Water Systems Operator - A Water Systems Operator is a certified person who operates and maintains the equipment of a water treatment plant.

1. Introduction

To protect public health, it is important to address Drinking Water Advisories (DWAs) in the most efficient manner. The Procedure for Addressing Drinking Water Advisories in First Nations Communities South of 60° (the Procedure) is a step-by-step guide intended for use by Chief and Council in addressing a DWA.

The purpose of the Procedure is to:

  • outline a process for Chief and Council to follow after a DWA is issued to help address the underlying cause(s) of the DWA in a timely manner in order to protect public health;
  • describe how to establish a Community-Based Water Team (CBWT) with potential stakeholders, if one does not already exist and/or is required;
  • identify proactive activities (i.e. meetings and awareness training) that should be carried out in advance of a DWA being issued; and
  • foster communication among relevant stakeholders to assist Chief and Council in:
    • identifying the cause(s) of the DWA;
    • developing an Action Plan to address the underlying cause(s) of the DWA; and
    • reporting on implementation of the Action Plan.

1.1  Application of the Procedure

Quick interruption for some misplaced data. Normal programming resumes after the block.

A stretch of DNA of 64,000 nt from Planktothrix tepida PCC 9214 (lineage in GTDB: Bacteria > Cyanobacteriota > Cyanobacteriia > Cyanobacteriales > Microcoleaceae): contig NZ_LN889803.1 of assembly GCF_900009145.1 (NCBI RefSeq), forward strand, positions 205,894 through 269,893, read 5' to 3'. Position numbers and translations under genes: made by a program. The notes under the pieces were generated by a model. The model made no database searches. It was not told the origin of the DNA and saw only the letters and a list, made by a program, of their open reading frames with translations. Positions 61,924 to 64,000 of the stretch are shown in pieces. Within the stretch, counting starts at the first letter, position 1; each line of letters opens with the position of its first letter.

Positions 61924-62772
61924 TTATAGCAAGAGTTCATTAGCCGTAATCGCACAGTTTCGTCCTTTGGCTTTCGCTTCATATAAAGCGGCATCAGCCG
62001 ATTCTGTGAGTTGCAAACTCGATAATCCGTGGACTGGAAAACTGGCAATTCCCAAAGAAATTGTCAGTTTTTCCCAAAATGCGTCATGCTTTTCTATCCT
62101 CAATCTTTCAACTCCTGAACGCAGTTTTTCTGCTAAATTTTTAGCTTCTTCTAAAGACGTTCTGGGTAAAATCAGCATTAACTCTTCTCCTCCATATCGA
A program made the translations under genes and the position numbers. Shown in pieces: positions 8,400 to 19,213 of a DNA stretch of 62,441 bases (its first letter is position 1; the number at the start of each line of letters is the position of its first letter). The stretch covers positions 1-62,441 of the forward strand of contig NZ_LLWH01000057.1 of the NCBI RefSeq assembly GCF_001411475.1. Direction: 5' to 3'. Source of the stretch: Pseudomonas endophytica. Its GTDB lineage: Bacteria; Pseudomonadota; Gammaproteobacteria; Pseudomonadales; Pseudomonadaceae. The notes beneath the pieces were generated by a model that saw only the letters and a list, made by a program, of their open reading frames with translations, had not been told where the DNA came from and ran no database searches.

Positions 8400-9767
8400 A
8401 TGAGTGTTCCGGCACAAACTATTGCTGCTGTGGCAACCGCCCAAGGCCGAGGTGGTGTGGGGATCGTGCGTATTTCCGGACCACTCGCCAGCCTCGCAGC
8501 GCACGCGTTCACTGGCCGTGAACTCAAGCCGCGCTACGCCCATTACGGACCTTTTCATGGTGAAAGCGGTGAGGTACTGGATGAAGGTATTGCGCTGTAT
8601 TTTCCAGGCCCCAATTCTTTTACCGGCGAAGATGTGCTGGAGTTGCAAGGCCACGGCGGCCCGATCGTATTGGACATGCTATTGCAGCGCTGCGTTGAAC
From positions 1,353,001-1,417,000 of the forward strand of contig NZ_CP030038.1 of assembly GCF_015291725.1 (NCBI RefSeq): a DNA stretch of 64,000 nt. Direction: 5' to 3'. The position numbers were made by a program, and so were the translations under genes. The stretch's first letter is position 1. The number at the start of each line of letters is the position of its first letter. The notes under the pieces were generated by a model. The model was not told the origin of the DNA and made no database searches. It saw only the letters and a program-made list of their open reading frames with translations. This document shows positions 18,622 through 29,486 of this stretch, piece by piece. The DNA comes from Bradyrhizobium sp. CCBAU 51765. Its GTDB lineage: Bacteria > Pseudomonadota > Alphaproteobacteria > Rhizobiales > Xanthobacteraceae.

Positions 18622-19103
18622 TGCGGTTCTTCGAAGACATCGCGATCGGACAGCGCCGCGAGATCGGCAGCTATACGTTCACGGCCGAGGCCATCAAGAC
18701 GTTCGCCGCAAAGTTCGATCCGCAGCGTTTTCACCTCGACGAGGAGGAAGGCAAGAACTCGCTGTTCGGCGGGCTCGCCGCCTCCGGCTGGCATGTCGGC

The Procedure applies to any water system that produces drinking water for human consumption that is funded in whole or in part by Indian and Northern Affairs Canada (INAC) and that serves five or more household connections or a public facility (as defined in INAC's Protocol for Safe Drinking Water in First Nations Communities).

Although implementation of the Procedure may not be necessary for DWAs that can be addressed and lifted within three or four days, specific steps outlined in the Procedure may still be helpful. In such cases, confirmation of action taken to address the DWA should be submitted after the DWA has been lifted. To confirm that action has been taken, the template for an Action Plan (see Appendix 1) should be completed for every issuance of a DWA.

This document is meant to assist in the development of communication among stakeholders and to complement practices already in existence within the regions to deal with DWAs. It is not meant to be prescriptive; rather, it is intended to encourage proactive approaches to DWAs.